27 November 2002
Minneapolis DFL Party
Re: Open meetings
Tuesday 17 December, 6:30 p.m., East Lake Library, 2727 East Lake Street, Minneapolis
Monday 20 January, 6:30 p.m., East Side Neighborhood Service Inc., 1929 NE Second Street, Minneapolis
Dear fellow committee member:
For the past few weeks, I have been averaging several calls or messages a day from other DFLers reeling from the recent election and looking for ways both of venting and of planning a constructive use of the impending time in exile. Here is one example (quoted with the author’s permission):
I keep hearing from DFLers who are in no mood to roll over, who want to know how they can plug into the party and make it better—and get us better candidates. What can I tell them? Is there any movement afoot? Any meetings planned where grassroot DFLers who want to organize and get this party stronger can come together?
There’s tons of energy out there. I’d love to figure out a way to start harnessing it. I figure since we’re going to be in the political wilderness for awhile, let’s use the time wisely. If there are any such gatherings happening, would you please let me know or put me on the invite list.
Interestingly, about half the DFLers that I have heard from (including the one who wrote the message just quoted) are not the usual suspects—they are not Party insiders, not Central Committee members, just faithful voters who don’t understand why the Party fared so poorly at the polls.
After consulting the other officers and senate-district chairs, we will be calling two City Central Committee meetings—one in December, and another in January so that the conversation can include members who cannot attend the December meeting—as a forum for these discussions:
I am not envisioning any agenda, just a forum for talking, listening, and reasoning together. I am also planning on inviting not only the Central Committee, but all the delegates elected at the precinct caucuses, as well as members from outside Minneapolis.
The meetings that I am envisioning are responding to the immediate post-election environment, which has built up an unusual pressure point in the Party. My perception is that there is much consternation, particularly among members who are not involved in the Party’s leadership at any level; and that, because there is no broad-based discussion going on, there are many insular and uncoordinated groups springing up around various issues that may harden into insular and uncoordinated agendas when we finally begin talking to each other. My short-term goal is relieving that pressure by advancing the process of getting everyone talking together in one room. I suggested that there be no agenda so that we don’t get into a debate about whose issue is most important or whose solution is the best—I think that we need a little while where we are all just listening to each other, before we go off figuring out what must be done. I therefore propose the following ground rules:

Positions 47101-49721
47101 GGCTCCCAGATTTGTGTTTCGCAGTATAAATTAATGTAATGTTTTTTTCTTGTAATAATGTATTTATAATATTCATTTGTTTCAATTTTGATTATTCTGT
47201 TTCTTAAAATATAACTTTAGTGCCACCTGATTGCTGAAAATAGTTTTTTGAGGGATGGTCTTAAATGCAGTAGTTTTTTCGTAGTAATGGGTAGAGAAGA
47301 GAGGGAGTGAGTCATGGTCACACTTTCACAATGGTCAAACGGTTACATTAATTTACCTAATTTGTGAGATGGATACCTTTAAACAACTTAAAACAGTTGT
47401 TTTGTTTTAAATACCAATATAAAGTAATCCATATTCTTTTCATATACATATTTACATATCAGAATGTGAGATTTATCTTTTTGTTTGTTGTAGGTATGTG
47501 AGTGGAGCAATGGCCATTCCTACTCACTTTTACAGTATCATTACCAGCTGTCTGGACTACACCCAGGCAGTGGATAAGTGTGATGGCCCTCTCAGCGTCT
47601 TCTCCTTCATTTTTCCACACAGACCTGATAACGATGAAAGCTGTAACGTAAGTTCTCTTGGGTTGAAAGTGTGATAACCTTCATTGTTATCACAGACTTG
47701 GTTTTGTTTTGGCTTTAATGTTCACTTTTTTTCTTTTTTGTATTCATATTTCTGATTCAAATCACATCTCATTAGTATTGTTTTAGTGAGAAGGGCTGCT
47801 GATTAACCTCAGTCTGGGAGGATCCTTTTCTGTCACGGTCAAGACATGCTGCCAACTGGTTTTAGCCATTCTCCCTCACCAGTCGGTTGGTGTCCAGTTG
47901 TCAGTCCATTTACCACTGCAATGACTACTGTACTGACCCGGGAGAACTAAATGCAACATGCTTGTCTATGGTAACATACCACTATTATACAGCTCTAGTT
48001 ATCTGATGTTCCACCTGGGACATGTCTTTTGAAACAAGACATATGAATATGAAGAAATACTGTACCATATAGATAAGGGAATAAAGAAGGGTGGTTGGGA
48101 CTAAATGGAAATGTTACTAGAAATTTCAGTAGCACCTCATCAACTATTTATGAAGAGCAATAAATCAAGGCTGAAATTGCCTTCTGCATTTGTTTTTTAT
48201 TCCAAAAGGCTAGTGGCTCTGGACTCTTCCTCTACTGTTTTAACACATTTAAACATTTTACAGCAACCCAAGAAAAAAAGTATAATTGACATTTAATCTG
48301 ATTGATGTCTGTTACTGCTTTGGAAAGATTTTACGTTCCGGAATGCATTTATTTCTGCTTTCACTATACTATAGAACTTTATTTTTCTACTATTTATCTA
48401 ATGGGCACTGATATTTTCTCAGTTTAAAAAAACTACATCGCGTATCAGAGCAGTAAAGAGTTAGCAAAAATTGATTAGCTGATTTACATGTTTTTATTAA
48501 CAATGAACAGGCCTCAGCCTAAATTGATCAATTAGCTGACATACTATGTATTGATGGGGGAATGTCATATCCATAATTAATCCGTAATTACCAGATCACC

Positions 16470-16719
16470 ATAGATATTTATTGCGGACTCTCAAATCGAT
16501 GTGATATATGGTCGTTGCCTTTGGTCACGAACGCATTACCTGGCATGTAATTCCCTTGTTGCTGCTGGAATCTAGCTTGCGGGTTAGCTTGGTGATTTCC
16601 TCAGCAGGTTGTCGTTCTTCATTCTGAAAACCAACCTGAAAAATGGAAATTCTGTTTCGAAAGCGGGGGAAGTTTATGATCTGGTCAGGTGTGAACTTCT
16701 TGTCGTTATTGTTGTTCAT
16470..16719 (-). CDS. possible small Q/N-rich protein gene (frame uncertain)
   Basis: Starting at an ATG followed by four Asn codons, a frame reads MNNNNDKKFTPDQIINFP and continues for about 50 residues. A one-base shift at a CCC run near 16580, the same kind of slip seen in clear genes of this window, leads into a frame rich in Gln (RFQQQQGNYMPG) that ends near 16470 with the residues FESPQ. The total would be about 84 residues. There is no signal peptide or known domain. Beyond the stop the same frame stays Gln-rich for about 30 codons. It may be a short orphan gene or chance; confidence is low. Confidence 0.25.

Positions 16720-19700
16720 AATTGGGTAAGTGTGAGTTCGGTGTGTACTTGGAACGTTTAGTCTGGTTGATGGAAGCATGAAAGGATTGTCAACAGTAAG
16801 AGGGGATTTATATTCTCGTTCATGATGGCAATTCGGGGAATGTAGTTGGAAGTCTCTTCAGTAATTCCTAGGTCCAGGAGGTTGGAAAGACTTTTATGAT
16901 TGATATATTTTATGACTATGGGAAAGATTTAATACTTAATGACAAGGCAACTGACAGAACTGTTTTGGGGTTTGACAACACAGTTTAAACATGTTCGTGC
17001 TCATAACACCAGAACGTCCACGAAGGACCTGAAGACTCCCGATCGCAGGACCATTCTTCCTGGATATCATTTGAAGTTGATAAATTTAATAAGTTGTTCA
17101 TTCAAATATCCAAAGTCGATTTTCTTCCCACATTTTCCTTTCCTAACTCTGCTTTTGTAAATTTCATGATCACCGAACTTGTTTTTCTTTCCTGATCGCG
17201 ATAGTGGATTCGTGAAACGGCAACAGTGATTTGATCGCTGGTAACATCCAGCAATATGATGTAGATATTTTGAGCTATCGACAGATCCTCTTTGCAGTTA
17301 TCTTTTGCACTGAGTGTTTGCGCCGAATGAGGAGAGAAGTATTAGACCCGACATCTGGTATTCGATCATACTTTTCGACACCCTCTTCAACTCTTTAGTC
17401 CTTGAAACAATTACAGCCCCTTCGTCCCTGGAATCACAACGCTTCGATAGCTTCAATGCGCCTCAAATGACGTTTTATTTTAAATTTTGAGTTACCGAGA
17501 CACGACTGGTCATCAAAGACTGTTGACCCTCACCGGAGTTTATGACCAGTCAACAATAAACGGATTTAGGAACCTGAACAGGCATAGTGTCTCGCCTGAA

1. The meeting’s only agenda is an open conversation among interested DFLers about the Party’s direction and future. Every DFLer is welcome and, for these rules’ purposes, a "member" means any DFLer, regardless of whether he or she is on the City Central Committee or lives in Minneapolis.
2. Any member may, before the meeting, submit written remarks, which the chair will—
(a) circulate at the meeting, if possible; and
(b) share after the meeting with other interested leaders in the City, Congressional District, and State Party organizations.
3. Each speaker may speak for up to five minutes per speech. No member is entitled to the floor for a second speech as long as any other member who has not yet spoken is seeking the floor.
4. The chair will generally recognize each member who seeks the floor, in the order in which he or she seeks it. Any public officer, endorsed or other candidate for public office, Party officer or leader, candidate for Party office, other pooh-bah, or member organizing an interest group or a volunteer opportunity may speak on the same basis as any other member, and may identify himself or herself and his or her office, group, or opportunity, but is not thereby entitled to preference in being recognized over any other member.
5. A nonmember—that is, a member of another political party, or a citizen who is not a member of any political party—may—
(a) attend the meeting; and
(b) participate, to the extent that he or she is offering constructive commentary or criticism about how the DFL Party can reach voters outside its membership.
But a nonmember’s rights are subject to the members’ rights, which the chair may take into account when assigning the floor.
6. Each speaker must address his or remarks to the meeting. A speaker may comment, respectfully, on another member’s remarks, in which case the other member may respond when it is his or her turn, but is not thereby entitled to preference in being recognized over any other member.
7. A speaker may ask a question that can be answered with an objective fact, such as a question about the Party’s constitution, bylaws, or call, in which case the chair will answer the question or may refer the question to a knowledgeable member for an answer.
8. The chair will rule on any question of decorum or privilege in the first instance, subject to an appeal to the Central Committee, in which case the voting delegates to the Central Committee will decide the appeal.
9. The meeting will not take any straw poll or other vote supporting or opposing any particular idea, issue, or remark. No main motion, nor any other motion except a privileged motion, is in order at this meeting.
10. A motion to adjourn or recess during the meeting’s first hour takes a two-thirds vote.
Thank you very much. Please contact me if you have any questions.
Very truly yours,